I can’t cite a source for the widely circulated statistic that “ten percent of conflicts are caused by a difference of opinion and 90% are caused by tone of voice” but my EAP consulting work supplies a steady stream of examples demonstrating the primacy of emotional tone in business communications.
Whether a difference of opinion ends up leading to a creative collaboration or to a conflict frequently depends on the emotional tenor of the discussion.
The domain of emotion has its own inviolable analogue to Newton’s third law of motion: for every (emotional) action, there is an equal and opposite reaction.
This reaction may not be immediately visible, but whether you call it karma or the butterfly effect or psychophysics, a negative emotional tone inevitably leads to undesirable consequences somewhere downstream.
I first witnessed this principle in action, when I was 19 and working a summer job at a Cott Soda factory in New Haven, Connecticut. I was sitting with a group of employees on my lunch break and drinking from a quart bottle of orange soda that I had plucked off one of the production lines. (The heat was so debilitating there we regularly used salt tablets to help fight the effects of dehydration).
The owner of the company walked by and scolded me for drinking from a quart bottle. He didn’t object to my drinking a soda (this was allowed) but chastised me for selecting a quart bottle instead of a 12 ounce bottle. For an adolescent, already prone to embarrassment, the experience of being harshly rebuked by the company owner (in front of a crowd no less) was excruciating but I managed to mumble some apology to Mr. Cott before he went on his way.
The men I was sitting with, my coworkers, were very angry about how Mr. Cott had treated me. When I returned to my work station at the bottle sterilizer (the beginning of the production line) the man who was training me told me to step aside and he proceeded to strategically break a bottle in two locations that would jam the conveyor belt saying: “We can’t let him get away with talking to you like that!.”
He then rang the bell to shut down the line and call for the repair engineer.
The cost of Mr. Cott’s bullying (invisible to him): one of his 12 production lines was shut down for about a half hour.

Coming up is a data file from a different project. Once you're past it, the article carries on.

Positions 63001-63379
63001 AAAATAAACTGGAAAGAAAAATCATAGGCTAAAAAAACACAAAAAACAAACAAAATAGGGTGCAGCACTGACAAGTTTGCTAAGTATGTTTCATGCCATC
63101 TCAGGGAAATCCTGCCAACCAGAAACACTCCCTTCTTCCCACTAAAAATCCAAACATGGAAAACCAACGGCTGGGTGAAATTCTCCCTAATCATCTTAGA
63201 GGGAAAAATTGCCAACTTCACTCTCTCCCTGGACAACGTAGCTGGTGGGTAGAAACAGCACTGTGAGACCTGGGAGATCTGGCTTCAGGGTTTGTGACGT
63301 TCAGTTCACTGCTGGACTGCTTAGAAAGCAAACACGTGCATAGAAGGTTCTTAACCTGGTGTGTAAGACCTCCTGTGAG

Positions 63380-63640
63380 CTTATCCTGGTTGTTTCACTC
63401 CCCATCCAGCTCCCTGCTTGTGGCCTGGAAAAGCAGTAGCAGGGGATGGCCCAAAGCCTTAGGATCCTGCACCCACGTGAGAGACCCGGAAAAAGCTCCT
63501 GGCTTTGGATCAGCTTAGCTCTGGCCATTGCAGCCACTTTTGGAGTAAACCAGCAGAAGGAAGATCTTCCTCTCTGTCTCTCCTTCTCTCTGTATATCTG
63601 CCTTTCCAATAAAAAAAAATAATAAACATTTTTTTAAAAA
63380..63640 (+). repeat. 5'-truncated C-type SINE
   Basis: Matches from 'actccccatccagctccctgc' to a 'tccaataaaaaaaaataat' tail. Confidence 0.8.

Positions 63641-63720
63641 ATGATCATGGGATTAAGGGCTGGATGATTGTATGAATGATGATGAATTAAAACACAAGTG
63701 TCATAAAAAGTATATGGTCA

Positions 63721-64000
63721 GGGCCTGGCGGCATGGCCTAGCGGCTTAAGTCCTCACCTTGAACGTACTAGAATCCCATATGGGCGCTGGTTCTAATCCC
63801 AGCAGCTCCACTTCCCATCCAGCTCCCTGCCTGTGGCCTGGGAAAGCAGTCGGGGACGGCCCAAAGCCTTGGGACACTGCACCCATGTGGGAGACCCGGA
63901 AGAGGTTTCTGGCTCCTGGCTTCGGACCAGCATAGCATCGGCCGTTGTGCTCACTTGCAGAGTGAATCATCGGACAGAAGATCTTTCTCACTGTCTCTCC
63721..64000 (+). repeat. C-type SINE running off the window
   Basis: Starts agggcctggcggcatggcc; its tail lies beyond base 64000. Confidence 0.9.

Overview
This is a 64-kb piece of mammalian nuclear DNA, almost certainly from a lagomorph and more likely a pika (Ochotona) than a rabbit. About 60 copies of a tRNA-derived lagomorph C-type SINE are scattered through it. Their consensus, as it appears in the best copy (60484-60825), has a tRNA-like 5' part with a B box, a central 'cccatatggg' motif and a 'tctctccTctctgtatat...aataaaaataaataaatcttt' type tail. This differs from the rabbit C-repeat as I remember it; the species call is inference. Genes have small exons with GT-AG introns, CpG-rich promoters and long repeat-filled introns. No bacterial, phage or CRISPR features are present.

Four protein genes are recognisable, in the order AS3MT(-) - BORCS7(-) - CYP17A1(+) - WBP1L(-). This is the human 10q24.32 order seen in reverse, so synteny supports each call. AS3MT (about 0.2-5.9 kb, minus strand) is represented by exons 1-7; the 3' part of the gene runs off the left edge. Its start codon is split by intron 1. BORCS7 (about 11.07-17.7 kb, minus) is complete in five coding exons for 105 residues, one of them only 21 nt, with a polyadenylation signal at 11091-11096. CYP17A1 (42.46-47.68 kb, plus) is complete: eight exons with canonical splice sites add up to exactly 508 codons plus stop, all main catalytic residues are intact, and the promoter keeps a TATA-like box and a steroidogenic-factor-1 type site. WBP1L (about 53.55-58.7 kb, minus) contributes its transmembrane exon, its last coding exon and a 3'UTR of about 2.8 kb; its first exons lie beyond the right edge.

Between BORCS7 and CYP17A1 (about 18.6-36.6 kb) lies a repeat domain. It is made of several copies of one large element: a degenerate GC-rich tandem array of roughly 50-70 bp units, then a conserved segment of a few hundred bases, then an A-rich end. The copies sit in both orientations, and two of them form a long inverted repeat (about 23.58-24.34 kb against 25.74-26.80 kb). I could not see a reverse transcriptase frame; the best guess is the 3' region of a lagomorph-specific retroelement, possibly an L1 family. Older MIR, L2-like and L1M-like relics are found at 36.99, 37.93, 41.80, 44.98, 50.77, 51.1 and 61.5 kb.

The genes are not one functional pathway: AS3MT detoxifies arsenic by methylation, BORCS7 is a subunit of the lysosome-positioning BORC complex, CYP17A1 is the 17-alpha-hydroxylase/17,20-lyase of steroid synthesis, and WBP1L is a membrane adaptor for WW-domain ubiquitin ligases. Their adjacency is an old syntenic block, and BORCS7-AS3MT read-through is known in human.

I don’t know if he was chronically indifferent to the feelings of others or if he was just having a bad day. It doesn’t make any difference in terms of the results.
If you treat people harshly they will try to find a way to even the score.
One recent example is the mass desertion of talent occurring at Verily (an ambitious Google startup trying to transform the practice of medicine) which is being blamed on their emotionally tone deaf CEO. The CEO was memorably described as the “seagull of science” by one of his former senior employees because: “he used to fly in, squawk, crap over everything and fly away.”
Beware of the seagull in the C-suite.
Whether the context is a soda factory or a cutting-edge startup striving to change the face of healthcare, the fundamental importance of emotional intelligence on business outcomes remains the same.
In a post I wrote about employee engagement last year I outlined the specific people skills required to avoid creating a payback scenario:
- Self-awareness: The ability to understand and manage what you are feeling (including stress) and how you are coming across to the people around you.
- Self-control: The ability to override impulses and fluctuations in mood so they don’t interfere with the achievement of goals.
- Empathy: The ability to understand what the people around you are feeling.
- Interpersonal skills: Being able to communicate effectively (includes listening and receiving/giving feedback), promote teamwork, resolve conflicts, bring out the best in people, delegate effectively and positively influence the motivation and performance of others.
You have a choice every day in business (and at home): pay it forward with respectful and emotionally intelligent responses or plant the seeds for a future payback with a negative emotional tone.